Framing the West: The Survey Photographs of Timothy H. OSullivan is the first major exhibition devoted to this remarkable photographer in three decades. The exhibition is on view at the Smithsonian American Art Museum
in Washington, D.C., from Feb. 12 through May 9. The museum is the only venue for the exhibition.
Framing the Westa collaboration between the Smithsonian American Art Museum and the Library of Congressoffers a critical reevaluation of OSullivans images and the conditions under which they were made, as well as an examination of their continued importance in the photographic canon. It features more than 120 photographs and stereo cards by OSullivan, including a notable group of King Survey photographs from the Library of Congress that have rarely been on public display since 1876. The installation also includes images and observations by six contemporary landscape photographers that comment on the continuing influence of OSullivans photographs. Toby Jurovics, curator of photography, is the exhibition curator.
Timothy H. OSullivan is widely recognized as an influential figure in the development of photography in America, so I am delighted that we have partnered with our colleagues at the Library of Congress to present this new assessment of his work and to expose a new generation to his forceful images, said Elizabeth Broun, The Margaret and Terry Stent Director of the Smithsonian American Art Museum.
In the years following the Civil War, the West was fertile ground for American photographers, but Timothy H. OSullivan has always stood apart in his powerful and direct engagement with the landscape, said Jurovics. Almost a century and a half after their making, his photographs still speak with an unparalleled presence and immediacy.
OSullivan was part of a group of critically acclaimed 19th-century photographersincluding A.J. Russell, J.K. Hillers and William Bellwho went west in the 1860s and 1870s. OSullivan was a photographer for two of the most ambitious geographical surveys of the 19th century. He accompanied geologist Clarence King on the Geologic and Geographic Survey of the Fortieth Parallel and Lt. George M. Wheeler on the Geographical and Geological Surveys West of the 100th Meridian. During his seven seasons (18671874) traversing the mountain and desert regions of the Western United States, he created one of the most influential visual accounts of the American interior.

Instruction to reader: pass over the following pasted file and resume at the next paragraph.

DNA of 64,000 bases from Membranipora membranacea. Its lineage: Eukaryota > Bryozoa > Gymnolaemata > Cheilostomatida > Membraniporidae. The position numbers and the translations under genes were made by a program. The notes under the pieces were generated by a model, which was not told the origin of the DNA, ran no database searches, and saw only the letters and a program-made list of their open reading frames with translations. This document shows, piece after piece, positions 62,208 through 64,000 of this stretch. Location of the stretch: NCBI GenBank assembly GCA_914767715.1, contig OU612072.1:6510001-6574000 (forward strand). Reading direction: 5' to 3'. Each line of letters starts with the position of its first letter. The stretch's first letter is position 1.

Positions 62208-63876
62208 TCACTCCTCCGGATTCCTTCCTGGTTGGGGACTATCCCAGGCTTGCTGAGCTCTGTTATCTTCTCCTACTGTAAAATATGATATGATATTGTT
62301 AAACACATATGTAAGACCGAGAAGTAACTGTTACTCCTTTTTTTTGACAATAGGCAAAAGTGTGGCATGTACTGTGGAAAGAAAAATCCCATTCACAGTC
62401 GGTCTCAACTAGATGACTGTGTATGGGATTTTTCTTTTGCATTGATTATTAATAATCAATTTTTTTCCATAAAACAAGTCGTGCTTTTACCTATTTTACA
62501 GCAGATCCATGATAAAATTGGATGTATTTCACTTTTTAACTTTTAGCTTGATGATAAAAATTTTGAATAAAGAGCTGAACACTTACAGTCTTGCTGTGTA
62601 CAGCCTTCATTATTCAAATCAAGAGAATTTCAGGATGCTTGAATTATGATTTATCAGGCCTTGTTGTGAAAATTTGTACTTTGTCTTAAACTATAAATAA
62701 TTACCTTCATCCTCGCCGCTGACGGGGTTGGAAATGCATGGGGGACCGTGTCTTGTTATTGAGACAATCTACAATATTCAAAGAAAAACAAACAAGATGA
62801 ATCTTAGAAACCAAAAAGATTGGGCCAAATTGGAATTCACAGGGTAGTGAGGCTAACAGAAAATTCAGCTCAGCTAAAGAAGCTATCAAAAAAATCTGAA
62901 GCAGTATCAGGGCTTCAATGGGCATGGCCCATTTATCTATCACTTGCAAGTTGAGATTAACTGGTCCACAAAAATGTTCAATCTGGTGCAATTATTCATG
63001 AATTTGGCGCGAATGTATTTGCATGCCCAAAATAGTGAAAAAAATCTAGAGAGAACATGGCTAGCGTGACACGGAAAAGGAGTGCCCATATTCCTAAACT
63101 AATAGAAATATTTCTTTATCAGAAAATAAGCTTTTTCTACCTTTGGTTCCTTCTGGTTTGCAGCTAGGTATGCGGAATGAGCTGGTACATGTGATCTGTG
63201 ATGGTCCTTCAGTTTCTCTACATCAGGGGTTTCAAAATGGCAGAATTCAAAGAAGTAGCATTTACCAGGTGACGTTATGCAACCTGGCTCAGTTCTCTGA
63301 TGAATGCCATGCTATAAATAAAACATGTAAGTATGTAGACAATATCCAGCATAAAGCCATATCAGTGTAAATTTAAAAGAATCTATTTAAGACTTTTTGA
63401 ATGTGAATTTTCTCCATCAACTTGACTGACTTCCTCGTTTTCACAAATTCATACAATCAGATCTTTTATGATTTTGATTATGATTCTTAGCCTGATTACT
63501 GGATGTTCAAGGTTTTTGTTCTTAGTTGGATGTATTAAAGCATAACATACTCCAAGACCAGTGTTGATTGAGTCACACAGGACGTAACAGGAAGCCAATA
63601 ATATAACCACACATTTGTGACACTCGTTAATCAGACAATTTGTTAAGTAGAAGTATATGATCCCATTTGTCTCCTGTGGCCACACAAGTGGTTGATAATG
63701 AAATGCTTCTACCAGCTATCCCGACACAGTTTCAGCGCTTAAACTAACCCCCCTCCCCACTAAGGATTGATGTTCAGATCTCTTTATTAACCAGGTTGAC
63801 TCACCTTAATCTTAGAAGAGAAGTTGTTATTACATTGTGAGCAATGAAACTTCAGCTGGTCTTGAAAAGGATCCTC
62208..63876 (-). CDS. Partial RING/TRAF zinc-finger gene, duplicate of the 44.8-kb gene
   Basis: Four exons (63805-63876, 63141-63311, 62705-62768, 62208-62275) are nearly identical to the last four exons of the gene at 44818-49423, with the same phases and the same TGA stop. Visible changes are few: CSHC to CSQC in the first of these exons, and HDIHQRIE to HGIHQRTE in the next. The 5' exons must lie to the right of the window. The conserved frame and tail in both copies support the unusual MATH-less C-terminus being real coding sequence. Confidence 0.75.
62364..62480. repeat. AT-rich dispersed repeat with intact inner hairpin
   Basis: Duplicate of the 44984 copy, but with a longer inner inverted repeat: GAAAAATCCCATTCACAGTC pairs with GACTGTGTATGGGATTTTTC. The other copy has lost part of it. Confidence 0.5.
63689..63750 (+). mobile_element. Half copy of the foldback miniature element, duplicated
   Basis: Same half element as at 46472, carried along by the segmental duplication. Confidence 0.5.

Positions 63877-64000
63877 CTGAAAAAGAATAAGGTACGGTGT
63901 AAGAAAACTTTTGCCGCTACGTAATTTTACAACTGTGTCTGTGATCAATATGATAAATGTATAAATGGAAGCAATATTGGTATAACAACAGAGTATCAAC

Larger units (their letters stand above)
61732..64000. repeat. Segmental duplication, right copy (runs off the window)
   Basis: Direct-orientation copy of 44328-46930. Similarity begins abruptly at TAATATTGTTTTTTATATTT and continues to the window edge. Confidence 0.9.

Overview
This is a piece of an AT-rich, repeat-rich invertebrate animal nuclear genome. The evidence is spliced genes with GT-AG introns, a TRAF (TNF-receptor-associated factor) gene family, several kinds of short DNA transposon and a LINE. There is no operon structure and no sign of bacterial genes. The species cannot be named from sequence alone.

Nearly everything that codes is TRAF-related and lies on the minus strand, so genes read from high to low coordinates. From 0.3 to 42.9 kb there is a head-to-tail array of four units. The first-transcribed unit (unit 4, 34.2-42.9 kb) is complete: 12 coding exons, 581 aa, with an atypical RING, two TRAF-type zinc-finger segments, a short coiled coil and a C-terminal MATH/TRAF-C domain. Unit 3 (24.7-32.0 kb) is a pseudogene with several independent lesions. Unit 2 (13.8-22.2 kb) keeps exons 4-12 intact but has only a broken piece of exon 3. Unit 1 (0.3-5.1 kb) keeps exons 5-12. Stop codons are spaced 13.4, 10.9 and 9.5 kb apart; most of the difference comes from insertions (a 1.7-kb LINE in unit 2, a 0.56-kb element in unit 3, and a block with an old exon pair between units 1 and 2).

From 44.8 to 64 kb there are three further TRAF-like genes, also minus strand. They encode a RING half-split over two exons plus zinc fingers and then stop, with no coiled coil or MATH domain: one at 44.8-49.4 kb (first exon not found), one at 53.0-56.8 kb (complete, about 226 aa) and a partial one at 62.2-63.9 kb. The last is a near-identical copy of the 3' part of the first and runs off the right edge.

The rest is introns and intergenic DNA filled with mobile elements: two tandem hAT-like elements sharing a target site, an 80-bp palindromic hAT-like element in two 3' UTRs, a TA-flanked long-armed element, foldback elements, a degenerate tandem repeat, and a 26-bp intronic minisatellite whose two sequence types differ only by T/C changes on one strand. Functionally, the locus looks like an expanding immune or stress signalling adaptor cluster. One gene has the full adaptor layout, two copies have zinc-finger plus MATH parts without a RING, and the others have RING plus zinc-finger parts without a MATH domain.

His assignments with the King and Wheeler surveys gave OSullivan the freedom to record the Western landscape with a visual and emotional complexity that was without precedent. His photographs illustrated geologic theories and provided information useful to those settling in the West, but they also were a personal record of his encounter with a landscape that was challenging and inspiring.
Of all his colleagues, OSullivan has maintained the strongest influence on contemporary practice. The formal directness and lack of picturesque elements in his work appealed to a later generation of photographers who, beginning in the 1970s, turned away from a romanticized view of nature to once again embrace a clear, unsentimental approach to the landscape. Observations about his images by Thomas Joshua Cooper, Eric Paddock, Edward Ranney, Mark Ruwedel, Martin Stupich and Terry Toedtemeier appear in the exhibition and the catalog.
OSullivan (1840-1882) was born in Ireland. He emigrated to the United States with his family at the age of two, eventually settling in Staten Island, N.Y. Biographical details about OSullivan are spare, yet he is thought to have had his earliest photographic training in the New York studio of portrait photographer Mathew Brady. He is believed to have accompanied Alexander Gardner to Washington, D.C., to assist in opening a branch of the Brady studio in 1858, and when Gardner opened his own studio in Washington in 1863, OSullivan followed. OSullivan first gained recognition for images made during the Civil War, particularly those from the Battle of Gettysburg, and 41 of his images were published in Gardners Photographic Sketch Book of the War. OSullivans experience photographing in the field helped earn him the position as photographer for Kings survey. After his survey work, he held brief assignments in Washington with the U.S. Geological Survey and the U.S. Treasury. OSullivan died of tuberculosis on Staten Island at the age of 42.